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Indiana’s ‘Farm Protection’ Legislation Built on Railroad Trespass Model

For a moment last April, the Indiana General Assembly looked like it was going to conclude like an Indianapolis 500 race – with the state Senate putting the hammer down on a “farm protection” bill the House still had some doubts about. But the Senate made a rookie mistake as House members wondered aloud if the so-called “ag-gag” bill would also make it illegal to text damaging information about a restaurant or nursing home, and it all blew up right before the legislative finish line.

While the Indy 500 won’t be run until May 25, the race is again on in the Hoosier Assembly, where the Senate has already passed a new farm protection bill on a 41-5 vote, and, just yesterday, the House Judiciary committee sent Senate Bill 101 to the floor for final approval.

On final passage last year, SB 373 was approved 29-21. If, as it appears, SB 101 is proving more popular, it may be that the 2014 bill is being built on a more familiar foundation. The bill to keep unwanted people away from farm operations resembles a rather durable statute that has long kept unwanted people off railroad property.

State statutes against railroad trespass have long been recognized as tough laws. In Indiana, unless you are a passenger on a train, railroad employee, on-duty law enforcement officer or firefighter, or a federal or state transportation official, railroad trespass can be costly.

But it’s not as costly as being successfully prosecuted for trespass involving agricultural operations will be if SB 101 is ultimately signed into law. If damage to the property is more than $750 but less than $50,000, the offense can be charged as a Level 6 felony. For damages that reach $50,000 or more, it’s a Level 5 felony.

New criminal classifications take effect in Indiana on July 1. Level 5 and 6 felonies are roughly equivalent to the current Class C and D felonies. A Level 6 felony conviction could mean a jail term of six months to three years in state prison, while Level 5 convictions could result in prison terms of two to eight years.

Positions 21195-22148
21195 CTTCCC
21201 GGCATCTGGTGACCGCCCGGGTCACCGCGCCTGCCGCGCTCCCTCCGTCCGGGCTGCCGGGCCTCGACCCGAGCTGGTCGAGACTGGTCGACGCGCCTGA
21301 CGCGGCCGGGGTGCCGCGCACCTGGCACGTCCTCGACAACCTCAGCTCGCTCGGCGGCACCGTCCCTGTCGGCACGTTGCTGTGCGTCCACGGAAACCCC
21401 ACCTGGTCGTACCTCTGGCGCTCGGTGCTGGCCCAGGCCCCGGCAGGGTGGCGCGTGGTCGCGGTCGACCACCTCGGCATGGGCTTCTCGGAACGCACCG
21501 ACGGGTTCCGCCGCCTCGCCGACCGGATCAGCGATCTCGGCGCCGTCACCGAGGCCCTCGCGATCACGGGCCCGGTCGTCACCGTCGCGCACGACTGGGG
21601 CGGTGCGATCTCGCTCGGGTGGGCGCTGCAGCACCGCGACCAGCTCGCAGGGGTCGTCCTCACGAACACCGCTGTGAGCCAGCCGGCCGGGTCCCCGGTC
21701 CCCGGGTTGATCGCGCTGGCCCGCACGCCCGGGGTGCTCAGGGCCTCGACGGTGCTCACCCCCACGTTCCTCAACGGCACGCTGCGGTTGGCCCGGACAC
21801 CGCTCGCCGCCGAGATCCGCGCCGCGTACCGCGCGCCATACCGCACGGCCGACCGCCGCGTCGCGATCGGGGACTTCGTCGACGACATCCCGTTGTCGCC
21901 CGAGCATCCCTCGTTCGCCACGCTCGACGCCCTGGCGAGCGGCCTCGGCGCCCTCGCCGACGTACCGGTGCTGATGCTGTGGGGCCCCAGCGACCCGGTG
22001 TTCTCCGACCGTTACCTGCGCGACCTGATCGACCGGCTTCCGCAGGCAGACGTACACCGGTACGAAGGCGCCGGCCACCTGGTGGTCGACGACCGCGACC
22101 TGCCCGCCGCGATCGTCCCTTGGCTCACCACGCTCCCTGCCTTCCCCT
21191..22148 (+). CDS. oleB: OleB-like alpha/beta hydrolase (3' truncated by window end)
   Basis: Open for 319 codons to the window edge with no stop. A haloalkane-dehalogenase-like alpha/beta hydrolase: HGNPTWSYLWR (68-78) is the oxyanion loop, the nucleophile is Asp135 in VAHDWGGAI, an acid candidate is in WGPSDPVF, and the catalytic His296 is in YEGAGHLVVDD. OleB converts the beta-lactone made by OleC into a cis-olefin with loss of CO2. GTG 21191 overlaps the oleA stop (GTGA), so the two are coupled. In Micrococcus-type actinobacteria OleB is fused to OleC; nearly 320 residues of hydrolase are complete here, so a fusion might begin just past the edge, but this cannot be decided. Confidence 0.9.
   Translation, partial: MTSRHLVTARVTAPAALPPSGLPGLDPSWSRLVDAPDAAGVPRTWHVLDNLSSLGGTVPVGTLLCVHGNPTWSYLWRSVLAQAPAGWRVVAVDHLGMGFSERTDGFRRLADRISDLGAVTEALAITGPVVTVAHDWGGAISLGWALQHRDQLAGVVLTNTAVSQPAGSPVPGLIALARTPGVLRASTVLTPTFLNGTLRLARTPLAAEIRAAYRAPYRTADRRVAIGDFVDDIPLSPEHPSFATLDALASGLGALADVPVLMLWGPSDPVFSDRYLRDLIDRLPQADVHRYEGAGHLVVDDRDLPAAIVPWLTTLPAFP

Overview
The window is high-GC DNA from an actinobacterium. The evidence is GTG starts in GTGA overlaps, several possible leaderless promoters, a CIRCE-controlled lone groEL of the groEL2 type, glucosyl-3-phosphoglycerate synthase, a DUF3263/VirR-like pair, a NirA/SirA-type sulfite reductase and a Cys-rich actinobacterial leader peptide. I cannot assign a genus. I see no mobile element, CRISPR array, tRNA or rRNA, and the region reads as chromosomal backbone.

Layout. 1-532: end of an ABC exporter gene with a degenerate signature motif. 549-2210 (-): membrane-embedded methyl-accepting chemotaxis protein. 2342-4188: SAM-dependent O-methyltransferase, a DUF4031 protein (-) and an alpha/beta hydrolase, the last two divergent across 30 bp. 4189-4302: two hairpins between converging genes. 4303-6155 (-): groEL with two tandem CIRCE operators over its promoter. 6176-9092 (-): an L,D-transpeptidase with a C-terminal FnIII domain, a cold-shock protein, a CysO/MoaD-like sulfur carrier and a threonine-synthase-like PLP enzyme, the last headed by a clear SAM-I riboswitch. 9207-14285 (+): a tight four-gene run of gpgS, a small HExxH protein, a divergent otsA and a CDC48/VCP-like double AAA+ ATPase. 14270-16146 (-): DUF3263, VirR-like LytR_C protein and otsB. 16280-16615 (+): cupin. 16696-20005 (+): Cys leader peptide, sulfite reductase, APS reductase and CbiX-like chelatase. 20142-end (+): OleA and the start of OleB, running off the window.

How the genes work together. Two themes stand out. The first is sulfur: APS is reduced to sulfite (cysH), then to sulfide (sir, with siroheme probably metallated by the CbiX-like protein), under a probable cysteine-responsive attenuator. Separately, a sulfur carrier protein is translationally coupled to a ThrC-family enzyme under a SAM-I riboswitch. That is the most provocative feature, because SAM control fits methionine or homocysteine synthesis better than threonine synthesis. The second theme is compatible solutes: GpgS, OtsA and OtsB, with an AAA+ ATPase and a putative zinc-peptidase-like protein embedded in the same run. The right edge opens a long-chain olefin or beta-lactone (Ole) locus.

Under SB 101, Indiana law would give agricultural facilities legal protection similar to that now provided to schools and churches, with an extensive definition of who constitutes an “authorized” person to be on the premises. This includes the owners and operators of the property, along with anyone authorized to have their personal property on the premises.

The current SB 101 is the product of changes offered in the Senate Committee on Corrections and Criminal Law by the sponsor, state Sen. Travis Holdman (R-Markle). He amended his own bill to focus on actual damages rather than banning undercover videotaping, the approach past “ag-gag” bills have taken.

From the plain language of the bill now heading to a House vote, it might not fit the description the Humane Society of the United States came up with a couple years ago of the elements that are typically found in an ag-gag bill.

Those required elements are: banning taking a photo or video of a factory farm without permission, making it a crime for an investigator to get work (by falsifying a job application) at a factory farm, and requiring mandatory reporting with impossibly short timelines so that no pattern of abuse can be documented.

HSUS’s state director for Indiana was last reported to be studying the amended bill.

© Food Safety News
  • concernedmother

    Wow

  • SILVERsowAWARD

    “banning taking a photo or video of a factory farm without permission” This is probably ESPECIALLY so that farmers can continue their dirty practices and get away with criminal activity or at best, immoral treatment of animals. There will be other ways people will stop this kind of abuse…this will only hurt the farmers.